Kindness

From Wikipedia, the free encyclopedia
Jump to: navigation, search

Kindness is a behavior marked by ethical characteristics, a pleasant disposition, and concern for others. It is known as a virtue, and recognized as a value in many cultures and religions (see ethics in religion). Aristotle, in Book II of his "Rhetoric", defines it as being "helpfulness towards someone in need, not in return for anything, nor for the advantage of the helper himself, but for that of the person helped".[1] Nietzsche argued that kindness and love are the "most curative herbs and agents in human intercourse".[2] Kindness is considered to be one of the Knightly Virtues.[3] In Meher Baba's teachings, God is synonymous with kindness: "God is so kind that it is impossible to imagine His unbounded kindness!"[4]

Other[edit]

In 2009, analysts warned that 'real kindness changes people in the doing of it, often in unpredictable ways. Real kindness is an exchange with essentially unpredictable consequences'.[5]

They also argue that, in a relationship, 'real kindness, real fellow-feeling, entails hating and being hated - that is, really feeling available frustrations – and through this coming to a more real relationship'.[6]

In literature[edit]

  • The Tirukkuṛaḷ, an ancient Indian work on ethics and morality, dedicates a separate chapter on kindness (Chapter 8, verses 71-80), furthering the value in other chapters, such as hospitality (verses 81-90), uttering pleasant words (verses 91-100), compassion (verses 241-250), vegetarianism (verses 251-260), non-violence (verses 311-320), non-killing (verses 321-330), and benignity (verses 571-580), among others.[7][8]
  • "Kindness is 'Pure Love' expressed / experienced / realized ~ 'Human Kindness' defines the fate of Humankind." Jaime Corpus Reyes, Waves Of Kindness Global Initiative [9]
  • It has been suggested that 'most of Shakespeare's opus could be considered a study of human kindness'.[10]
  • Robert Louis Stevenson considered that 'the essence of love is kindness; and indeed it may best be defined as passionate kindness: kindness, so to speak, run mad and become importunate and violent'.[11] Stevenson brought up an interesting thought; however, some argue that the essence of kindness is love. This argument stands on the grounds that love breeds other virtues such as goodness, self-control, and kindness.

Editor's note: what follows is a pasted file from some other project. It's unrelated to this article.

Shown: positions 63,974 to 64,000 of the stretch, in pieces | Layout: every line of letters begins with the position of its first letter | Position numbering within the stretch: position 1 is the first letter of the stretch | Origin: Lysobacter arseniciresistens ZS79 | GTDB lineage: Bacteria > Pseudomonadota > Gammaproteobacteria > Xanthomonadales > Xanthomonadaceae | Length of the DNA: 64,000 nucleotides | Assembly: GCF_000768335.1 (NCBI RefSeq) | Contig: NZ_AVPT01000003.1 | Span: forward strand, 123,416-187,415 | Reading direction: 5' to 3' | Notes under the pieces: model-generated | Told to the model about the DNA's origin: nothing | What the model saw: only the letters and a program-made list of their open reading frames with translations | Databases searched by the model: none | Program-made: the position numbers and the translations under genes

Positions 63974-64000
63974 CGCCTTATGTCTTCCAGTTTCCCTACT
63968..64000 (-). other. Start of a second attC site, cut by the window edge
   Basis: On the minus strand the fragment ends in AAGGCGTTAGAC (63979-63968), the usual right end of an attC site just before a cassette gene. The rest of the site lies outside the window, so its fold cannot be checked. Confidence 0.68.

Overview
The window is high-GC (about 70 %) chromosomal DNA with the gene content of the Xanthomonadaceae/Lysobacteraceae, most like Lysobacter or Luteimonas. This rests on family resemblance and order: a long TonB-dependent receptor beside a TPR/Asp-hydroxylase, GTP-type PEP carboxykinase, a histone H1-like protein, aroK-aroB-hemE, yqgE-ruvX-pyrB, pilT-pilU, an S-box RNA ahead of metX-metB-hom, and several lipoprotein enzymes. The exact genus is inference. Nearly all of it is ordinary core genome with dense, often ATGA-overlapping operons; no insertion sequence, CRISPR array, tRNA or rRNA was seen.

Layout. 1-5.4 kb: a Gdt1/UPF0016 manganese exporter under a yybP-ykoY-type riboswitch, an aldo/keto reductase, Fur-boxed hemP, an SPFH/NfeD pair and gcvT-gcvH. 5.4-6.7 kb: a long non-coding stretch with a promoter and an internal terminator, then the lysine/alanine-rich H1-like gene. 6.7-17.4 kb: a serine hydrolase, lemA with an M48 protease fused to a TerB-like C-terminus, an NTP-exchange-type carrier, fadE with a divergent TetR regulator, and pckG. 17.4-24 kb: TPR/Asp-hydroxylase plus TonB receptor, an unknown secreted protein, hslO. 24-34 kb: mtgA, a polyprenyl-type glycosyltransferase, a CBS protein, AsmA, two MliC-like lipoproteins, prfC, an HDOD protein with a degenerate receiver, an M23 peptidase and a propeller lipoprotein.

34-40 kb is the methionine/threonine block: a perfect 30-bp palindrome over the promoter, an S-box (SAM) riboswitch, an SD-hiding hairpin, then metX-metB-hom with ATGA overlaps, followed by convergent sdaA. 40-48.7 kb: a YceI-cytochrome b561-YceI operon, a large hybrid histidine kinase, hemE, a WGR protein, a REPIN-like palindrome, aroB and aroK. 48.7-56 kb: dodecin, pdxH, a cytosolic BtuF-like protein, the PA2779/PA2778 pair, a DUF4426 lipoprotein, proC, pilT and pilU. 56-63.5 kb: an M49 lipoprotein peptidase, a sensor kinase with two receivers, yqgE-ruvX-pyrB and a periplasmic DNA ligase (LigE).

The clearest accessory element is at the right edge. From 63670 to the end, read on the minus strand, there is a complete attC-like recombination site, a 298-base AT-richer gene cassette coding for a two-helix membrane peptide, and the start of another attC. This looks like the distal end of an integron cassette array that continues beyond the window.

• The Christian apostle Paul lists kindness as one of the nine traits considered to be the "fruit of the Spirit" [12] in Galatians 5:22.

In media[edit]

In October 2011, Life Vest Inside posted a video called "Kindness Boomerang".[13] Masterfully shot all in one take, it shows how one act of kindness passes seamlessly from one person to the next and boomerangs back to the person who set it into motion. It avoids being merely sentimental through the expert execution, and even achieves a strange power—packing more authentic human emotion into its five minutes than most corporate advertisers manage in a year or more. Kindness Boomerang was shot on September 1, 2010. Orly Wahba, Life Vest Inside Founder and Director of Kindness Boomerang explains that each scene was based on real life experiences she personally went through; moments of kindness that left a lasting impression on her life.

Within several months after its release, Kindness Boomerang went viral; reaching over 20 million people globally and eventually landing Wahba spot on the TED2013[14] stage to speak about the power of kindness. Kindness Boomerang sparked what has come to be known as the Kindness Revolution; an increased awareness and consciousness that each person matters and that kindness is within our reach.

Pay It Forward: Based on the novel of the same name written in 1999 by author Catherine Ryan Hyde, the motion picture Pay it Forward, which starred Kevin Spacey, Helen Hunt, Haley Joel Osment and Jon Bon Jovi, illustrates the power one person can have to impact a chain reaction of kind deeds. The philosophy of Pay It Forward is that through acts of kindness among strangers, we all foster a more caring society. In the book and film, Reuben St. Clair, a social studies teacher in Atascadero, California, challenges his students to "Change the world". One of his students, Trevor, takes the challenge to heart. As he goes about his day, he wonders what he could do to change the world. He starts by showing kindness to a stranger which ripples further than he could have ever imagined.

See also[edit]

References[edit]

  1. ^ Aristotle (translated by Lee Honeycutt). "Kindness". Rhetoric, book 2, chapter 7. Archived from the original on December 13, 2004. Retrieved 2005-11-22. 
  2. ^ Nietzsche, Friedrich Wilhelm. "On the History of Moral Feelings," Human, all too human: a book for free spirits. Aphorism 48. [Original: Menschliches, Allzumenschiles, 1878.] Trans. Marion Faber with Stephen Lehman. University of Nebraska Press: First Printing, Bison Books, 1996.
  3. ^ The Manual of Life - Character
  4. ^ Kalchuri, Bhau (1986). Meher Prabhu: Lord Meher, 11, Myrtle Beach: Manifestation, Inc., p. 3918.
  5. ^ Adam Phillips & Barbara Taylor, On Kindness (London 2009) p. 12
  6. ^ Phillips, p. 94
  7. ^ Tirukkuṛaḷ verses 71-80
  8. ^ Pope, GU (1886). Thirukkural English Translation and Commentary (PDF). W.H. Allen, & Co. p. 160. 
  9. ^ Waves of Kindness
  10. ^ Lagrette Tallent Lenker, Fathers and Daughters in Shakespeare and Shaw (2001) p. 107
  11. ^ robert Louis Stevenson, Virginibus Puerisque (London 1909) p. 35
  12. ^ Galatians 5:22, New International Version
  13. ^ "Kindness Boomerang". YouTube/Life Vest Inside. Retrieved 14 January 2016. 
  14. ^ "TED Talk - Kindness - Orly Wahba", Youtube/TED Conferences. Retrieved January 14, 2016.

Further reading[edit]

External links[edit]